img_1107Near the back of the café, there was a walk-up counter sandwiched between two display cases, flaunting daily sweets. On any given day, sweet-toothed customers can find freshly made macarons, danishes, pound cake, cheesecake, croissants, cookies and of course, Mabel’s cupcakes.

But none of these compare to Our Daily Bread’s trendy treat, the infamous Cronut. A croissant-doughnut hybrid, this pastry originated in New York City in 2013.

Fans of the coveted confection waited in line in SOHO, Manhattan, for hours, just to sink their teeth into this delight.

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The only place to find a Cronut in Savannah

Around this time, Gibson’s son called her from a several-block long Cronut line in New York City. He urged his mother to crack the Cronut code and sell it in her shop. Now, Savannah’s only Cronut is sold at Our Daily Bread Café. Although the lines are not several hours long, they sell out of them very quickly.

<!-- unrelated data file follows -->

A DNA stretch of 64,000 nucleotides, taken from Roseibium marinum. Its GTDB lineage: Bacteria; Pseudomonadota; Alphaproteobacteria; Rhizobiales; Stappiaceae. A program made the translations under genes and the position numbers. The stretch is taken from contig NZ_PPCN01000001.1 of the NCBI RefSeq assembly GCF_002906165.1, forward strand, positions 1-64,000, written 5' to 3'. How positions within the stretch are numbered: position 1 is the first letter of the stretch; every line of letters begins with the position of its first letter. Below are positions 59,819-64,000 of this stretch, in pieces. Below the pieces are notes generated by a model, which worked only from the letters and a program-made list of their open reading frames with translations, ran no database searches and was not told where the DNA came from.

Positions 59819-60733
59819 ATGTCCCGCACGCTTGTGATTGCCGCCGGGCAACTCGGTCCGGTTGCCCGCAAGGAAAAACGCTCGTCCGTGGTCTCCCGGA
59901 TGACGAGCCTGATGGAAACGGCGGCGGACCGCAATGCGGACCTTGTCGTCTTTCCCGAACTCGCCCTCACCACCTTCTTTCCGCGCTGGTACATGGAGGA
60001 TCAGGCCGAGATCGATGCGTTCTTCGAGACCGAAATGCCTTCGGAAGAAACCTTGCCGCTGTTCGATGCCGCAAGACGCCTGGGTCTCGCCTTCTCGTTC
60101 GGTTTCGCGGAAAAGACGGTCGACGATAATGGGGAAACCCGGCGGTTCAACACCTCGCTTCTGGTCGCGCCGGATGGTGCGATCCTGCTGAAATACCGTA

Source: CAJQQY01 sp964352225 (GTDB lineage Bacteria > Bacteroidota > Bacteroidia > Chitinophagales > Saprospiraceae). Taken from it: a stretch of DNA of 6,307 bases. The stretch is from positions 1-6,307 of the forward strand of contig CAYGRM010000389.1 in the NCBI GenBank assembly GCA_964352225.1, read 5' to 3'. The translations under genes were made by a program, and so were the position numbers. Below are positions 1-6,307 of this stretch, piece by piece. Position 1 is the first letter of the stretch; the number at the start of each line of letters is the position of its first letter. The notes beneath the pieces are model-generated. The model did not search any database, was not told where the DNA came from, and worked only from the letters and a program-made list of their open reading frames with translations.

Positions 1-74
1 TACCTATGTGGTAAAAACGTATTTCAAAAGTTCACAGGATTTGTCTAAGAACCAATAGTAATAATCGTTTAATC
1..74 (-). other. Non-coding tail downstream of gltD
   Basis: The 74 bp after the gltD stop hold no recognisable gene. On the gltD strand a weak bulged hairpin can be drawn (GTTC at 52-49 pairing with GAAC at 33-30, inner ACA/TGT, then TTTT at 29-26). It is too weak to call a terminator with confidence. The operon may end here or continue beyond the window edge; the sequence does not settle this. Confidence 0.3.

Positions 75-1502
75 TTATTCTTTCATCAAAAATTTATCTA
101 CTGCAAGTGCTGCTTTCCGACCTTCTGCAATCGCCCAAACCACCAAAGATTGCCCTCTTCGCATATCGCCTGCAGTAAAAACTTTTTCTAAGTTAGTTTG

Although the baked goods are worth a trip, the café’s breakfast and lunch menu are as well. Everything is made from scratch and prepared fresh daily. Take the meats for example; turkey, ham, pork loin and chicken are roasted every single day.

“No deli meat here,” Gibson boasts.

Whether it is the foundation of a sandwich or served as a side, essentially each menu item is accompanied by Holland’s freshly baked artisan bread.

While the bread is made daily, they do not sell full loaves at the walk-up counter.

However, loaf lovers can preorder the bread a day before and it will be ready by 2 p.m. the following day.

So one delightful Saturday afternoon, in the quaint kitchen furnished with high-end appliances by the Lutheran Church, Holland whipped up a fine lunch for my husband and I.